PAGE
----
Food and Behaviour Research

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Manipulations of central amygdala neurotensin neurons alter the consumption of ethanol and sweet fluids in mice

Luisa Torruella-Suárez M, Vandenberg JR, Cogan ES, Tipton GJ, Teklezghi A, Dange K, Patel GK, McHenry JA, Hardaway JA, Kantak PA, Crowley NA, DiBerto JF, Faccidomo SP, Hodge CW, Stuber GD, McElligott ZA (2019) J Neurosci.  2019 Nov.  pii: 1466-19. doi: 10.1523/JNEUROSCI.1466-19.2019. [Epub ahead of print] 

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Abstract:

The central nucleus of the amygdala plays a significant role in alcohol use and other affective disorders; however, the genetically-defined neuronal subtypes and their projections that govern these behaviors are not well known.

Here we show that 
neurotensin neurons in the central nucleus of the amygdala of male mice are activated by in vivo ethanol consumption and that genetic ablation of these neurons decreases ethanol consumption and preference in non-ethanol dependent animals. This ablation did not impact preference for sucrose, saccharin, or quinine.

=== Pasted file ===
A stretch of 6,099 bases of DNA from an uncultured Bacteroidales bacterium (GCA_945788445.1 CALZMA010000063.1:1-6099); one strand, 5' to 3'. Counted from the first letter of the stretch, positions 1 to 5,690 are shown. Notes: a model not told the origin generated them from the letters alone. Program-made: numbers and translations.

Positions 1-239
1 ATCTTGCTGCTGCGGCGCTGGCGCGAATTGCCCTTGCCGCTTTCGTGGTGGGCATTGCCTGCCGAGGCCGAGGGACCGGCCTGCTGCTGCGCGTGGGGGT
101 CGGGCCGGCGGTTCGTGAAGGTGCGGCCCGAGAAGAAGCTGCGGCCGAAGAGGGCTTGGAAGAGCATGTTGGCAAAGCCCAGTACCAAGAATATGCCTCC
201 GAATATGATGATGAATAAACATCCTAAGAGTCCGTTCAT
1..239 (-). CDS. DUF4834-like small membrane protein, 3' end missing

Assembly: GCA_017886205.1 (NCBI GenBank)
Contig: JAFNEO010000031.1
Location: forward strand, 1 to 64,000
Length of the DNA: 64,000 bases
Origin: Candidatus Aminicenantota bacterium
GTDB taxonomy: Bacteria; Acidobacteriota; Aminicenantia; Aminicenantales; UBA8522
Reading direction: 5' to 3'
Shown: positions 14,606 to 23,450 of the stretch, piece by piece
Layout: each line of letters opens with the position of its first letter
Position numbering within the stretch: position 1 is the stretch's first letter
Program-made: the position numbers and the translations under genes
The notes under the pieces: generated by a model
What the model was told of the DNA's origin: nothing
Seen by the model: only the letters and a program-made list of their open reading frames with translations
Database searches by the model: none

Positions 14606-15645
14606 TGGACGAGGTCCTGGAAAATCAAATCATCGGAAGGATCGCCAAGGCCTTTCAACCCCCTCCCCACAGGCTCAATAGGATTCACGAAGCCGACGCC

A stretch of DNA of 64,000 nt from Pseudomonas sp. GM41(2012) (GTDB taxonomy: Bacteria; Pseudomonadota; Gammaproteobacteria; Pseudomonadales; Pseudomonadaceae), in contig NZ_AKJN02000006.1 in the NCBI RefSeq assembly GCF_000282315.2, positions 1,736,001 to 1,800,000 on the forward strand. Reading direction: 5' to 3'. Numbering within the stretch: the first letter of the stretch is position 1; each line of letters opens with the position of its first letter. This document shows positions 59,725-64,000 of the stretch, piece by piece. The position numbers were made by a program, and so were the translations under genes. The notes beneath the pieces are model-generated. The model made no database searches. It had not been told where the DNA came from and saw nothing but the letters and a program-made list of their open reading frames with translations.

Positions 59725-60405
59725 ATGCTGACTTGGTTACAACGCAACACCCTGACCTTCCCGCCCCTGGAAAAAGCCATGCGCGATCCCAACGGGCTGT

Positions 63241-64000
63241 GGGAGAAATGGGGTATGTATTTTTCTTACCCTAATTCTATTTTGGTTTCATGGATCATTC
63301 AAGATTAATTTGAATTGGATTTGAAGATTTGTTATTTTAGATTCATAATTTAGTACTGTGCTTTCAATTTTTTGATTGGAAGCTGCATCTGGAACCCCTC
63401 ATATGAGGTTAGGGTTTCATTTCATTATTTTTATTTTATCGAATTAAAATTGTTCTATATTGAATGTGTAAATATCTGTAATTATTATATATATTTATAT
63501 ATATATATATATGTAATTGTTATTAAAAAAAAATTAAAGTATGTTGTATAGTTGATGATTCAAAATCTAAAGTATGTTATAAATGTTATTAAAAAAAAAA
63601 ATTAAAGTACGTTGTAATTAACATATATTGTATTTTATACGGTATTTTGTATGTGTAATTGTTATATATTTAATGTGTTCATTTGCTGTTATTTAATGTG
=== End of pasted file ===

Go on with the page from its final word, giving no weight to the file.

We found that the most robust projection of the 
central amygdala neurotensin neurons was to the parabrachial nucleus, a brain region known to be important in feeding behaviors, conditioned taste aversion, and alarm. Optogenetic stimulation of projections from these neurons to the parabrachial nucleus is reinforcing, and increases ethanol drinking as well as consumption of sucrose and saccharin solutions.

These data suggest that this 
central amygdala to parabrachial nucleus projection influences the expression of reward-related phenotypes and is a novel circuit promoting consumption of ethanol and palatable fluids.

SIGNIFICANCE STATEMENTAlcohol use disorder (AUD) is a major health burden worldwide. While ethanol consumption is required for the development of AUD, much remains unknown regarding the underlying neural circuits that govern initial ethanol intake. Here we show that ablation of a population of neurotensin-expressing neurons in the central amygdala decreases intake of and preference for ethanol in non-dependent animals, while the projection of these neurons to the parabrachial nucleus promotes consumption of ethanol as well as other palatable fluids.

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